The quick and easy pre-harvest interval tool — the — helps you find a fungicide, insecticide or pre-harvest herbicide that fits your timeframe available.
When doing lygus counts, include adults and late instar nymphs. Nymphs are young lygus, and only the larger nymphs do enough damage to be included in sweep net counts. A key feature is the black dots on the back. Count nymphs with dots. Don’t count them if they’re small and don’t have the dots (like the one above).
Three major stem diseases — blackleg, clubroot and sclerotinia stem rot — are more easily identified in the weeks leading up to harvest. Areas of the field with prematurely ripening plants and excessive lodging are signs that any one of these three diseases could be present.
1. When you pull out the combine to get it ready for the season, look it over for holes and cracks in the pickup, feederhouse, elevator, shoe seals, separator covers and the grain tank. Canola seed can dribble out these openings even before it reaches the back end…
Buying used equipment from a clubroot area can create an unexpected transfer of the disease. We heard this week of a grower from northern Alberta who bought a used combine from a known clubroot area. The grower was surprised at how much soil was on and inside the combine, and this soil very likely contained clubroot spores.
The optimal swath timing for canola yield and quality is when 60% of seeds on the main stem are showing some colour change. Seed colour change (SCC) is considered any amount of yellow or brown on the seed. This because side branches have longer to fill and average seed size for the whole plant is larger.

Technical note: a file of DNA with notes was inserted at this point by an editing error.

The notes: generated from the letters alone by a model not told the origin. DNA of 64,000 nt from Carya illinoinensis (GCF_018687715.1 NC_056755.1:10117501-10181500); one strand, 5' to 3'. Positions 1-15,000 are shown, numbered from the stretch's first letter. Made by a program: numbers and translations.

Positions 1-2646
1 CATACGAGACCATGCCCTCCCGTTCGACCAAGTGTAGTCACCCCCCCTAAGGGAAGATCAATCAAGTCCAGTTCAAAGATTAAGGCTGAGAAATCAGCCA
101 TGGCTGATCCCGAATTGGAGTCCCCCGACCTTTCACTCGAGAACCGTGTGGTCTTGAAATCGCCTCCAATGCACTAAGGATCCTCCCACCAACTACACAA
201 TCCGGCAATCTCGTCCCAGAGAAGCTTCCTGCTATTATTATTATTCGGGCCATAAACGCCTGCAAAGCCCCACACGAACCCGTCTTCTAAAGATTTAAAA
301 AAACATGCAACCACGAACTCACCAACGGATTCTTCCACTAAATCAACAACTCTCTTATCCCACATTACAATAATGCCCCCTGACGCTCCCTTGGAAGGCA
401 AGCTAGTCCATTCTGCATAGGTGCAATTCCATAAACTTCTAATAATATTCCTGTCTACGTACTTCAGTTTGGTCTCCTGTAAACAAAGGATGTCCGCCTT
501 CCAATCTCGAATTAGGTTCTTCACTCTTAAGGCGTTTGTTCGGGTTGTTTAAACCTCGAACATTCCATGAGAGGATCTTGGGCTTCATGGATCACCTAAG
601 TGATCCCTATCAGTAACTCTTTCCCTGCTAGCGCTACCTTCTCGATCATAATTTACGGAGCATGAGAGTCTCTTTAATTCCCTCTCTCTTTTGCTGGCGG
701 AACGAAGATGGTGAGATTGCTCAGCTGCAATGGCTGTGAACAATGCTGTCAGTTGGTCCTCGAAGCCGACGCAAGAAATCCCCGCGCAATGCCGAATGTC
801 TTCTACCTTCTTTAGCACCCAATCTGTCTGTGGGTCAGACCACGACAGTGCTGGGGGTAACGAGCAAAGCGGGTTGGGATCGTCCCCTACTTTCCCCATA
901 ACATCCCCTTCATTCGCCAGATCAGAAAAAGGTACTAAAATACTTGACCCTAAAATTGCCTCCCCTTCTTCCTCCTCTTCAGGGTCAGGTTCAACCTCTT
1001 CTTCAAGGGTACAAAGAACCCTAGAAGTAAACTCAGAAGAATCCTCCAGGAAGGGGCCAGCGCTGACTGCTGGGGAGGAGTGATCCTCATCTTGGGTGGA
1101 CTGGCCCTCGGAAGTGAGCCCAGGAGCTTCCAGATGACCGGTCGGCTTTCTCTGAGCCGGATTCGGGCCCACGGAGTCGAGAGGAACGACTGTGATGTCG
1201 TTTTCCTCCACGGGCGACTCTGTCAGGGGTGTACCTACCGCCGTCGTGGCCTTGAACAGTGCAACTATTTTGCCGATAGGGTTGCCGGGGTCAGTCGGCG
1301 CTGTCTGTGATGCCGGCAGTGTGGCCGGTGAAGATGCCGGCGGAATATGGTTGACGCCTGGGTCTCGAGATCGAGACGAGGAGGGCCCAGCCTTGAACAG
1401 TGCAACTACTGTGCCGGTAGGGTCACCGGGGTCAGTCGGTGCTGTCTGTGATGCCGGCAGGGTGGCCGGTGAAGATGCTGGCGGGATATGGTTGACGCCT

Growers who want to try straight combining for the first time, keep these risk scenarios in mind….
The following tips are from the SAFE Farms Harvest TIP sheet.
Canola Galla 2015 — August 19, Penhold, AB
Harvest timing and Palooza plot tour — August 19, Lacombe, AB
Canola Discovery Forum — October 27-28, Canmore, AB
Read more for registration links
Late season hail can damage pods and increase the shattering risk for those pods. Before jumping the gun and swathing too early, take these decision-making steps….
Thresholds are 100-150 larvae per square metre in immature to flowering plants and 200-300 larvae per square metre (20-30 per square foot) in plants with flowers and pods. While these nominal thresholds are based on dense stands of 150-200 plants per square metre, plant population is not a major factor. Fewer plants will have more branching and more pods, so the number of pods per square foot probably won’t change much regardless of plant population.
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